The immediate cause was the fact that, following Strongbow’s death in 1176 the four-year-old was placed under the protection of the king. This was a common practice in medieval times for the children of the nobility following the death of a father. But it was more usual for the ward to remain in the family home, over-seen by the king’s local representative. Perhaps the location of the De Clare family homes in Wales and Ireland were deemed too dangerous.
Lands in Ireland and Wales
To begin with, Isabel was not expected to inherit her father’s lands and titles; her brother Gilbert was the rightful heir. This raises the question: did both children spend their childhoods in the Tower? Surely the answer must be “yes”. It seems incredible that the boy who was expected to inherit vast tracts of land in Wales and Ireland, the son of the king’s representative in Ireland, would not be given the same protection as that afforded to his sister.
So the scenario that emerges is one of two very young children, the girl aged 4, the boy anything from 2 to 5 years old, being taken under escort to London where they spend their days being educated and groomed for, in the case of the boy, a career as a knight and, in the case of the girl, marriage to such a man, a role in which she would be expected to manage his estates whilst he fought for the king.
There are a lot of unanswered questions in this scenario: how old was Gilbert? I have been unable to find any reference to his birth date so it is unclear whether he was the first born of the union. All we know is the year of his death, 1185, at which point Isabel became the sole heir to Strongbow’s land and titles. Nor do we know from where they were taken; Isabel’s birth is recorded as having taken place in Pembroke but there is no certainty that she remained there until her father’s death or that Gilbert was born there. Pembroke, Chepstow, Dublin and Ferns are all possible locations for the children’s home at the time of Strongbow’s death.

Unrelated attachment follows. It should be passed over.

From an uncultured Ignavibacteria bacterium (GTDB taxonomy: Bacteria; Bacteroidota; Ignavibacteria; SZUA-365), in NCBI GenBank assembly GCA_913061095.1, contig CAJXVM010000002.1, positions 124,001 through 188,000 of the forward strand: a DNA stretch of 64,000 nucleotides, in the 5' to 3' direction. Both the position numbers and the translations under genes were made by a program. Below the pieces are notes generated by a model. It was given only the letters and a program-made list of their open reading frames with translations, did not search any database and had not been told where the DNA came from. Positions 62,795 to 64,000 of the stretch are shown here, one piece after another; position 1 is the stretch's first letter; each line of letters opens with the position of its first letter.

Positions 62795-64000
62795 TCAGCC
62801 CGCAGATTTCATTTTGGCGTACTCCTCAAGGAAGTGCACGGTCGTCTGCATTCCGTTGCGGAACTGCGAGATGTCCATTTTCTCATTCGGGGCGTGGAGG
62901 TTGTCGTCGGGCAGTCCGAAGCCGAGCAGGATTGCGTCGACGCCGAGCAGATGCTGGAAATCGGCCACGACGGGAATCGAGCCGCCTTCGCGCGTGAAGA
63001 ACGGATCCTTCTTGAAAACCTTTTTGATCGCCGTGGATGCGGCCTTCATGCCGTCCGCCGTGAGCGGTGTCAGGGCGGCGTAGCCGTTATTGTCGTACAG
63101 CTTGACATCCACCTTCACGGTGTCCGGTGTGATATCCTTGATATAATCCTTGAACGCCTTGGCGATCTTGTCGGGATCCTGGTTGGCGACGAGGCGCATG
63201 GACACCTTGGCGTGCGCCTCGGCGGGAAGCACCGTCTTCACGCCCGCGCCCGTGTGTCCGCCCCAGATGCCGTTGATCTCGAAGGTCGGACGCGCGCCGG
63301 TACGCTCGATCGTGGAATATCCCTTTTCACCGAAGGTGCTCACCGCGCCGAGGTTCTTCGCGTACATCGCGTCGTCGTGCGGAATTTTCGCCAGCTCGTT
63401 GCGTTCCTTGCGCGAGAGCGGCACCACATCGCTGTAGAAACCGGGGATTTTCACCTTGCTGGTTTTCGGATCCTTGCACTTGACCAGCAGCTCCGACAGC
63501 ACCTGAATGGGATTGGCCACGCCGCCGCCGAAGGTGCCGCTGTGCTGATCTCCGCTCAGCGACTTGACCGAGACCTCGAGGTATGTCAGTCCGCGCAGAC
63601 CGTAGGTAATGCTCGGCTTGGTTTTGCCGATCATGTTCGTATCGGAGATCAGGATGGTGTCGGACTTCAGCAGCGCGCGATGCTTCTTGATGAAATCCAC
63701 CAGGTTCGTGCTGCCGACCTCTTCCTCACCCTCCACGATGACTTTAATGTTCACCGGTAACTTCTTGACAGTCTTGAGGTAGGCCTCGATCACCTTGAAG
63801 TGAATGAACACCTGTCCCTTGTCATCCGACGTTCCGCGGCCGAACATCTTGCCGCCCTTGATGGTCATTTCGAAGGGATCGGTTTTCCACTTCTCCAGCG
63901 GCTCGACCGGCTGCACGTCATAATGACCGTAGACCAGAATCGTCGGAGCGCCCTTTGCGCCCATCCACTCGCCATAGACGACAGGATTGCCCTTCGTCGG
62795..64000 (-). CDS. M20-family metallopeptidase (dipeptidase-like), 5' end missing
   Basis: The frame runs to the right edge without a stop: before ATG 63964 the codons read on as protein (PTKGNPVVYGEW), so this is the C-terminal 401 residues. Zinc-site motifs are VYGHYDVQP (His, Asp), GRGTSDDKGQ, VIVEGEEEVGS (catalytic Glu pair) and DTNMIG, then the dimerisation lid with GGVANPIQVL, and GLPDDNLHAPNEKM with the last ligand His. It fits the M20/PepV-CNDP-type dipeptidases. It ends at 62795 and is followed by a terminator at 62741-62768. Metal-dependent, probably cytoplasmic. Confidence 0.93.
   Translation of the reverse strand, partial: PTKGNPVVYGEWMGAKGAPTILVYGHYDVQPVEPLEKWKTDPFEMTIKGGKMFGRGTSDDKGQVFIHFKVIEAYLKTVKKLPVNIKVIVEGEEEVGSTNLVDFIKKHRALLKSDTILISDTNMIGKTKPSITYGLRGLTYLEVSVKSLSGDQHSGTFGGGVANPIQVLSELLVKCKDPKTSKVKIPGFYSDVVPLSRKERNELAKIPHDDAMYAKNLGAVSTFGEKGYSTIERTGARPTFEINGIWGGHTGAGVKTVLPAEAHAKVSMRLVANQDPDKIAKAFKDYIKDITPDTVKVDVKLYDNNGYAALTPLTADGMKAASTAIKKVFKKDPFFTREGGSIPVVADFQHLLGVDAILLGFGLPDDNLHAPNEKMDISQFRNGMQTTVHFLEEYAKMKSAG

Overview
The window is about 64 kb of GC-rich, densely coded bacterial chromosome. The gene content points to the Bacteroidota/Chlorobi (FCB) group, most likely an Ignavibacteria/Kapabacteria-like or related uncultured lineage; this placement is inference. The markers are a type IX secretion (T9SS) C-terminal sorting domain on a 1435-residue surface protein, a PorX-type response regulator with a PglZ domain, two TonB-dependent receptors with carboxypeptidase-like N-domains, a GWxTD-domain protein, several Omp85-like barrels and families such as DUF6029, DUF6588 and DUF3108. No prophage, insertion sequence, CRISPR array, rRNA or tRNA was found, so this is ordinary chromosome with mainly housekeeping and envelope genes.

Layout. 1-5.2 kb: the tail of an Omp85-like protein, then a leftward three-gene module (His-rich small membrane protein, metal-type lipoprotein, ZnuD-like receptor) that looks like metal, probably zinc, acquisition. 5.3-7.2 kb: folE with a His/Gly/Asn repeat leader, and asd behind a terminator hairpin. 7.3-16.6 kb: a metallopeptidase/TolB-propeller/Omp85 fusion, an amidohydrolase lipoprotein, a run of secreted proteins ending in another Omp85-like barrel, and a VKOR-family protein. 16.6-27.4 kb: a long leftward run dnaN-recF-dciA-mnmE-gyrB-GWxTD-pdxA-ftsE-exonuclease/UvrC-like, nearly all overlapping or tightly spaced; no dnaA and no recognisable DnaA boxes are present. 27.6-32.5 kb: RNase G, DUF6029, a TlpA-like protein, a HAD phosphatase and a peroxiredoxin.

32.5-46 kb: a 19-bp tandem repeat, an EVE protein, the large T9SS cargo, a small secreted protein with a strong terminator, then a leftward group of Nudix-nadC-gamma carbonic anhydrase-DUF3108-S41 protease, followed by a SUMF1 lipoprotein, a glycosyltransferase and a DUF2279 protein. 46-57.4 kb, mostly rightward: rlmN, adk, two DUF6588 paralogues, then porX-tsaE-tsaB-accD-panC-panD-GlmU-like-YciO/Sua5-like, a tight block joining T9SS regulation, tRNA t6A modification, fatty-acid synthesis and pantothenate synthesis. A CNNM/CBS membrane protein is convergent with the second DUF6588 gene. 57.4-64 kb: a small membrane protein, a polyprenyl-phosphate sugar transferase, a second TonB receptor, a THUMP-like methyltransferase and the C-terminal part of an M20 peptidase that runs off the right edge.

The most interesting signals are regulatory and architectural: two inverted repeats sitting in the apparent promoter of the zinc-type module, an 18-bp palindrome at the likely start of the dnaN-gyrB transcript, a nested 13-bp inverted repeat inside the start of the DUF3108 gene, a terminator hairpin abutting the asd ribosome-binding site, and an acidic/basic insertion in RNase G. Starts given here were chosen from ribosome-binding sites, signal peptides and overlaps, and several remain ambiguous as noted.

Turmoil in Ireland
Given the turmoil in Ireland throughout these years and, especially, during the period after the late summer of 1173 when Strongbow was nominally the ruler of all Ireland in the king’s name but was constantly opposed by the native Irish, it is probable that both parents thought it safest for their children to reside in Wales. Were she not her father’s daughter, Aiofe too may well of deemed it safer to depart from Irish soil. Upon her husband’s death she was granted the dowerage of Chepstow and could have chosen to live out her days there.
A Place of Safety
For us in the twenty first century it is hard to imagine the feelings of a young woman, newly widowed, having her children removed to a “place of safety”. In modern parlance those words reek of intervention by state welfare services. But in medieval times, in Ireland as well as the England of the Normans, there was a long tradition of the children of important families being fostered by friends.
Aiofe’s father was brought up by foster parents following his own father’s death in battle and remained close to the foster family throughout his life. So it is unlikely that she would have opposed the removal of her children upon the death of her husband. But there can be no doubt either that she continued to fight for retention of her father’s beloved Leinster.